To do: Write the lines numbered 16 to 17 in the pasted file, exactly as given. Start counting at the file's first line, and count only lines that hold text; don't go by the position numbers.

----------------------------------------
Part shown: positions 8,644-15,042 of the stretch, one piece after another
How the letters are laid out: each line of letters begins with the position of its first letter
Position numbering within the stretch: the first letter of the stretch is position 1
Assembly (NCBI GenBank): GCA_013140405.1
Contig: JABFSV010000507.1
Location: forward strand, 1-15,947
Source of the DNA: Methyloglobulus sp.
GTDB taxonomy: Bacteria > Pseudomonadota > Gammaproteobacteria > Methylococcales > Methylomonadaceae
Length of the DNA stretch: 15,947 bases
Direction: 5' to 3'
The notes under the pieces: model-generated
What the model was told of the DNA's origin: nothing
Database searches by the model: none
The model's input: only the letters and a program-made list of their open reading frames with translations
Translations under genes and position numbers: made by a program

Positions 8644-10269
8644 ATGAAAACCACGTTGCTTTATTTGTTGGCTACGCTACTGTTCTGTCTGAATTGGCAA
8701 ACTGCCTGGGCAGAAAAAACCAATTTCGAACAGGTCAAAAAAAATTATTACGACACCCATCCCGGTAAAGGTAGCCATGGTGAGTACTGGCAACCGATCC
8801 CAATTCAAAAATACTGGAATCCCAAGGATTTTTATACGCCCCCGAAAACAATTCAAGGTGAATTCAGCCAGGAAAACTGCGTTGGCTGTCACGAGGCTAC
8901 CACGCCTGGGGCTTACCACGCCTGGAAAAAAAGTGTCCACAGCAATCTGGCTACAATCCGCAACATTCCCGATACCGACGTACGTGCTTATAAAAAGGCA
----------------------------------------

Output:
Positions 8644-10269
8644 ATGAAAACCACGTTGCTTTATTTGTTGGCTACGCTACTGTTCTGTCTGAATTGGCAA